In the early stages of mentoring – during those first crucial sessions – there are a number of ideas that I introduce. One of the most difficult to comprehend is a suggestion that a person should not spend their life trying to live up to performance expectations. Most of us grow up thinking that, without goals, life would be reduced to a random meandering and the idea of progress would dissolve into meaninglessness.
If the idea behind my comment was that simple, such would certainly be a well-founded criticism. But like most concepts that arise out of Zen Theory, the closer you look the more complex and subtle the argument becomes. Perhaps a bit of poetry might help you understand what I’m getting at. Rudyard Kipling’s poem, The Conundrum of the Workshops, seems a good place to start. And, as with all good writing, the best place to begin is at the beginning.
When the flush of a new-born sun fell first on Eden’s green and gold,
Our father Adam sat under the Tree and scratched with a stick in the mould;
And the first rude sketch that the world had seen was joy to his mighty heart,
Till the Devil whispered behind the leaves, “It’s pretty, but is it Art?”
Here, at the very beginning, Kipling is describing a “conundrum” that all human beings face once they start thinking abstractly. If you wipe away the metaphors of Eden, the Tree and the Devil, what you are left with is a human being who is dissatisfied with the result of his effort because of some abstract and unreachable standard which Kipling calls “Art”.
This is a much more complicated idea than you might initially think. There is a difference between knowing whether or not you have done your best on the one hand and fretting over the fear that your best does not live up to some abstract standard on the other. You see, Kipling is not talking about some external “Devil” but the devil within all of us that leads us to shame and mourning.
So now, let’s take a look at verse two.
Wherefore he called to his wife, and fled to fashion his work anew —
The first of his race who cared a fig for the first, most dread review;
And he left his lore to the use of his sons — and that was a glorious gain
When the Devil chuckled “Is it Art?” in the ear of the branded Cain.
If we again shear away the metaphors and maintain the understanding that everything Kipling is talking about takes place within a single individual, a very interesting interpretation becomes possible. Having set the table in the first verse, Kipling is now focusing on the implications of an abstract standard. The key phrase in the verse is “And he left his lore to the use of his sons”. This can be interpreted as “And he abandoned his true self for a synthetic image of himself”. In other words, Kipling’s Adam abandoned his true self and sacrificed his “lore” in pursuit of the abstract standard Kipling calls “Art”.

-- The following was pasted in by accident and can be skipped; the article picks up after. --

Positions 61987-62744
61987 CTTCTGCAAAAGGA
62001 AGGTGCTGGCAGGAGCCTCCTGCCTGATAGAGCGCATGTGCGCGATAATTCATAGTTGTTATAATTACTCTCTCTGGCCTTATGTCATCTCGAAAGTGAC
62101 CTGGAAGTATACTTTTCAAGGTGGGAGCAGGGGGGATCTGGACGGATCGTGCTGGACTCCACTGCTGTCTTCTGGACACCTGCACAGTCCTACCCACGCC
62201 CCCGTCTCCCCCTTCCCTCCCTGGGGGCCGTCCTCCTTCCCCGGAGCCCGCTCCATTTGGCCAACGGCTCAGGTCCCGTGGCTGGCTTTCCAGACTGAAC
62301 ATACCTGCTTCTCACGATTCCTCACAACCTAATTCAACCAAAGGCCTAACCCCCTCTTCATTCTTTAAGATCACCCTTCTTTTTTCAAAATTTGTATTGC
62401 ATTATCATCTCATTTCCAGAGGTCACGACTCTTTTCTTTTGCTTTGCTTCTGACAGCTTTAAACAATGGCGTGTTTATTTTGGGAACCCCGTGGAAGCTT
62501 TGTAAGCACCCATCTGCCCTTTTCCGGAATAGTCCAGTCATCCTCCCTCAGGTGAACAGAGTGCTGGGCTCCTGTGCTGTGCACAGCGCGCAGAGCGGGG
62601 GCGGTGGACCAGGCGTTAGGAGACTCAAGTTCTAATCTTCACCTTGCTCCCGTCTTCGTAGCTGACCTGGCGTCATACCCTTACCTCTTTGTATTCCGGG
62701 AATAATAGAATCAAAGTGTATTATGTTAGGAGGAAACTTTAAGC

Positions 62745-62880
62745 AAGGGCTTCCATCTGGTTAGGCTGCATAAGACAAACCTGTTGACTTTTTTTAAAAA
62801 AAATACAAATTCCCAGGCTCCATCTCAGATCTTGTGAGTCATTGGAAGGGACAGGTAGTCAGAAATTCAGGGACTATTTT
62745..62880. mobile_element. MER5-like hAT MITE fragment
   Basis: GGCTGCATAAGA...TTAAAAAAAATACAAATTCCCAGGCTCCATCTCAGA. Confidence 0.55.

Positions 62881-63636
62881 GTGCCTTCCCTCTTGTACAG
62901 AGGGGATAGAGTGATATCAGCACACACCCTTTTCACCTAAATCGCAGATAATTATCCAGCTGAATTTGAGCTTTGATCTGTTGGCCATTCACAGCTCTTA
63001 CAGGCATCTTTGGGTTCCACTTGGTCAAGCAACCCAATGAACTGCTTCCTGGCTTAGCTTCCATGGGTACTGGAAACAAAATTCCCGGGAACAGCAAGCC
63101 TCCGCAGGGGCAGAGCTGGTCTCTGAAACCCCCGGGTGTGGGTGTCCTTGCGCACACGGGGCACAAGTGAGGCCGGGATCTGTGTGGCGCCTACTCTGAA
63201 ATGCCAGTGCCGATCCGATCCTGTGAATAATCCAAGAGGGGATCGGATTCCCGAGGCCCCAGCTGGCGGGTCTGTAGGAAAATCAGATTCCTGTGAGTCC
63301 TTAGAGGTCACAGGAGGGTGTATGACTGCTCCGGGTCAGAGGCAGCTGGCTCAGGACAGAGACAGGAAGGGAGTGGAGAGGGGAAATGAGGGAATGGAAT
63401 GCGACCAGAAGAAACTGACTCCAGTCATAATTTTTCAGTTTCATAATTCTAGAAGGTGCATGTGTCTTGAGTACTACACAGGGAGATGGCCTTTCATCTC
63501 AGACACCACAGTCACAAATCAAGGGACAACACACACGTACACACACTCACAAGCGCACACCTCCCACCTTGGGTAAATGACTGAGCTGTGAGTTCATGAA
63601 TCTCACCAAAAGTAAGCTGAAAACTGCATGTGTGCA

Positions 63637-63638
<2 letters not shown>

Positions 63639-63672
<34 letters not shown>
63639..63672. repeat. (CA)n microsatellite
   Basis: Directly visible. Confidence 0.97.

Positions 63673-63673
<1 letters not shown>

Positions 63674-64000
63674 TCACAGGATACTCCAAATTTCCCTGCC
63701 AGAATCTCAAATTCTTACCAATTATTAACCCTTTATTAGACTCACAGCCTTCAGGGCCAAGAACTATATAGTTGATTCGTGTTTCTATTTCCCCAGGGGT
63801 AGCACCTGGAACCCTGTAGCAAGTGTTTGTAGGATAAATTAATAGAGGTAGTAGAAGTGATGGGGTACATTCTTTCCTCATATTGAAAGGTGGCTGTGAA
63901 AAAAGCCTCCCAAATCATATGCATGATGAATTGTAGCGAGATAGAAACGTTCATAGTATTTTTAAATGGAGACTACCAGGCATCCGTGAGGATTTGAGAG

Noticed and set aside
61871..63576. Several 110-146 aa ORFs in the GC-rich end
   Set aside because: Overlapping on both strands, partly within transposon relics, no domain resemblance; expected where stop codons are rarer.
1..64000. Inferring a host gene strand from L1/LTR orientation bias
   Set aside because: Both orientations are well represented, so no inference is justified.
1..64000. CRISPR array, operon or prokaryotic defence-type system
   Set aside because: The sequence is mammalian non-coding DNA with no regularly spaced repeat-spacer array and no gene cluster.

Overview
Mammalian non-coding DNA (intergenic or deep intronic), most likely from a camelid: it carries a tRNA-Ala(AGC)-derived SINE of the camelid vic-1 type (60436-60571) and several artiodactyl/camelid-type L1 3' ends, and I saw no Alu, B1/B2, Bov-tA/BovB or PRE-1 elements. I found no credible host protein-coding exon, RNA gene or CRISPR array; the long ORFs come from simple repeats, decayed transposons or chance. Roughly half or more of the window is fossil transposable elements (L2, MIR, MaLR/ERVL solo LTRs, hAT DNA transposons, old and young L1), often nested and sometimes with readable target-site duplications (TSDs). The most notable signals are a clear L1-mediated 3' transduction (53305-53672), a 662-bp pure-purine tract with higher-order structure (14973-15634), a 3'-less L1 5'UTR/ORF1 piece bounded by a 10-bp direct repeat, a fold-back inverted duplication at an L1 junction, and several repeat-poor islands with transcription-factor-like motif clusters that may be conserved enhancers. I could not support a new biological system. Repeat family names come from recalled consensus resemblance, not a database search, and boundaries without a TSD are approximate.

I will leave you to read the rest of the poem. But for our purposes here, I’ll provide the final verse.
Now, if we could win to the Eden Tree where the Four Great Rivers flow,
And the Wreath of Eve is red on the turf as she left it long ago,
And if we could come when the sentry slept and softly scurry through,
By the favour of God we might know as much — as our father Adam knew!
Again, if we could shear away the mythology, we approach the insight which Kipling is offering. For what he is suggesting is that, if we could disabuse ourselves of these abstract and inhuman standards, we would return to the authenticity of who we really are.
Perhaps now you may be beginning to see the meaning of my proscription. The great trap of imagining abstract standards is that it leads to the creation of a synthetic vision of who you really are. To put it another way, in order to pursue a virtual goal you create a virtual version of yourself. This virtual version, perpetually unable to achieve the unachievable, turns back on your authentic self with a combination of pity and loathing.
There is a double tragedy in this dynamic. The first is that it is never-ending. The virtual goal cannot be achieved. The virtual self is always inadequate to the task. The authentic self is always depreciated and ignored. The second tragedy, and indeed the greater one, is that such a dynamic condemns an individual to an entire lifetime of never discovering who they are or what path they should be following. They become what TS Eliot described as the “hollow men”.
So what can you do to avoid this trap? A truly transformational journey is required. Not a journey outward towards some abstract standard butter journey inward towards self-knowledge and self-appreciation. If you don’t know who you are authentically, how can you know what to expect of yourself? If you are in contact with your authentic self, you will know what you’re capable of and what to expect of yourself. At that point, the need for abstract expectations disappears and, shortly thereafter, so does the virtual self.
© Dr Earl R Smith II